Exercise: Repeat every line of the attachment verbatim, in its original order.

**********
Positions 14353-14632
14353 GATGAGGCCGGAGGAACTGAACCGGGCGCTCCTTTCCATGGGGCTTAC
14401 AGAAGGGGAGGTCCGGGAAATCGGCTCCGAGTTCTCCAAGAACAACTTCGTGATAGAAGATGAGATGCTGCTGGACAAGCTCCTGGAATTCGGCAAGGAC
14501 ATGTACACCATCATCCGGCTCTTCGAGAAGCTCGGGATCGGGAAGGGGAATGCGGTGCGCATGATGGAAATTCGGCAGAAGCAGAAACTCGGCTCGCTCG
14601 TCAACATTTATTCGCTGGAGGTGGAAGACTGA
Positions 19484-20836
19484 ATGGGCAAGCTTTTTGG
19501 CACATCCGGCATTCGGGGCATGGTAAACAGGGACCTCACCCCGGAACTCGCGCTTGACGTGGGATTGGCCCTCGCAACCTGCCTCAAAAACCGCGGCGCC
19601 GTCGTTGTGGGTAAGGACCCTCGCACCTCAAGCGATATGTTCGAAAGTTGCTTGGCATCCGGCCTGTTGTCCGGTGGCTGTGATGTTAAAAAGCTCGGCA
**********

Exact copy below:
Positions 14353-14632
14353 GATGAGGCCGGAGGAACTGAACCGGGCGCTCCTTTCCATGGGGCTTAC
14401 AGAAGGGGAGGTCCGGGAAATCGGCTCCGAGTTCTCCAAGAACAACTTCGTGATAGAAGATGAGATGCTGCTGGACAAGCTCCTGGAATTCGGCAAGGAC
14501 ATGTACACCATCATCCGGCTCTTCGAGAAGCTCGGGATCGGGAAGGGGAATGCGGTGCGCATGATGGAAATTCGGCAGAAGCAGAAACTCGGCTCGCTCG
14601 TCAACATTTATTCGCTGGAGGTGGAAGACTGA
Positions 19484-20836
19484 ATGGGCAAGCTTTTTGG
19501 CACATCCGGCATTCGGGGCATGGTAAACAGGGACCTCACCCCGGAACTCGCGCTTGACGTGGGATTGGCCCTCGCAACCTGCCTCAAAAACCGCGGCGCC
19601 GTCGTTGTGGGTAAGGACCCTCGCACCTCAAGCGATATGTTCGAAAGTTGCTTGGCATCCGGCCTGTTGTCCGGTGGCTGTGATGTTAAAAAGCTCGGCA